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I know there's an assumption in the question but here's the situation. I'm on a lifting program I really enjoy, based on 3x/week compound barbell movements with progressive overload.

I know you have to eat, sleep and drink enough fluids to recover but it seems impossible to get all the water my muscles want. I always have to pee during the middle of the night. If I don't get enough water, after even a moderately intense workout which otherwise doesn't give me problems, I'm likely to get a migraine type headache onset in the morning lasting all day. I'm sure it's thirst related and my muscles are sucking up water, but when I pee, it is clear.

That is telling me it is not urea, correct? I also don't get intense thirst during or immediately after a workout. It is usually by the evening and especially night and morning so I assume it relates to muscle building (synthesis) and their need for it. Again it feels the muscles are sucking water from everywhere, but I feel it in my mouth, my throat and my head.

So my question is this. If the water I drink gets quickly eliminated, not kept, that makes me think it's being used for waste elimination ahead of local storage and if it's clear, then it's not urea, so I was wondering what waste product that would be associated with muscle synthesis or recovery? Then I can Google and learn more about it.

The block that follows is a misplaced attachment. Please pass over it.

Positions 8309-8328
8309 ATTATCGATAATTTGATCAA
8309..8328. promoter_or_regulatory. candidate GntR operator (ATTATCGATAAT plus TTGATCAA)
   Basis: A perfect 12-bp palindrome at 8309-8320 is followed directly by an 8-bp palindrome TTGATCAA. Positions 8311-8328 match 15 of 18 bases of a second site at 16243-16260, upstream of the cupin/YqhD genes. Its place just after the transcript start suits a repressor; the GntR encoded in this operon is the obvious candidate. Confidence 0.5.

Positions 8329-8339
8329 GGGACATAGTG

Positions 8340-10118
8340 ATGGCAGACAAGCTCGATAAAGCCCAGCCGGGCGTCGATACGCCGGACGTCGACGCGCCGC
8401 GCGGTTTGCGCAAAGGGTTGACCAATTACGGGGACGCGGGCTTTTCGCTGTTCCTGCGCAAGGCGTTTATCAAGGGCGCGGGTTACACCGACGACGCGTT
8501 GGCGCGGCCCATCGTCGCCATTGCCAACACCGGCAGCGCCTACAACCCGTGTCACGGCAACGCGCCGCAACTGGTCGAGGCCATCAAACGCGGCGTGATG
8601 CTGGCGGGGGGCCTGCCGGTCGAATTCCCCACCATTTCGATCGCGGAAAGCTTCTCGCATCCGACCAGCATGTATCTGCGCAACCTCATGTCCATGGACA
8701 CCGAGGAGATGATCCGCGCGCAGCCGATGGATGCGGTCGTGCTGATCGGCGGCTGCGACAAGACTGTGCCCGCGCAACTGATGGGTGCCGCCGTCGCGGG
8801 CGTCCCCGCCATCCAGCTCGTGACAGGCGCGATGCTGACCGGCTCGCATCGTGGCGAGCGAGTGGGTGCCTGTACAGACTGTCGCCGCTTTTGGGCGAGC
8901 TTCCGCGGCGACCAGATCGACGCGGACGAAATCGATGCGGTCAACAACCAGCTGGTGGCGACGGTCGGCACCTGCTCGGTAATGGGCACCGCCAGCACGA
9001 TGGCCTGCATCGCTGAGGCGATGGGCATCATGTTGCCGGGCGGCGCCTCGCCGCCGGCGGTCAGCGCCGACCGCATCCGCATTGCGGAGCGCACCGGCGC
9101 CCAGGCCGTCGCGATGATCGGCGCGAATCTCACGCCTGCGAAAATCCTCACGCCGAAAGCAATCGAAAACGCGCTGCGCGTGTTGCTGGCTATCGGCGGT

Or perhaps the water is just not getting into the muscles, being filtered first. If not, why not and what can I do?

Thank you!!

  • If your pee is colourless, that's usually a sign that you're drinking too much water, not too little; overhydration. With that said, I'm not a doctor. Voting to close this question as it is general health. – C. Lange Nov 18 at 15:31
  • @C.Lange it's tricky... the question is very much phrased as a general health question, which is off-topic, but I think the answer actually relates to exercise nutrition, which is on topic. Does that make the question ok? – David Scarlett Nov 18 at 16:12
  • How's your salt intake? – Dave Liepmann Nov 18 at 17:33
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No, urea is not the cause of the yellow colour of urine. That's urobilin, which is an end product of the breakdown of red blood cells.

Urea is the body's means of disposing of metabolised amino acids, and so urea production (and need for disposal) will increase if you have a high protein diet. You'll need to urinate more to dispose of that, and drink more water to recover that lost in urine, but your urine will appear clear because urea is clear when dissolved in water, and the urobilin normally present in your urine is now diluted due to your increased urination frequency. (And while your body has extra proteins to dispose of, it still isn't cycling through red blood cells any faster than normal, so urobilin production hasn't increased.)

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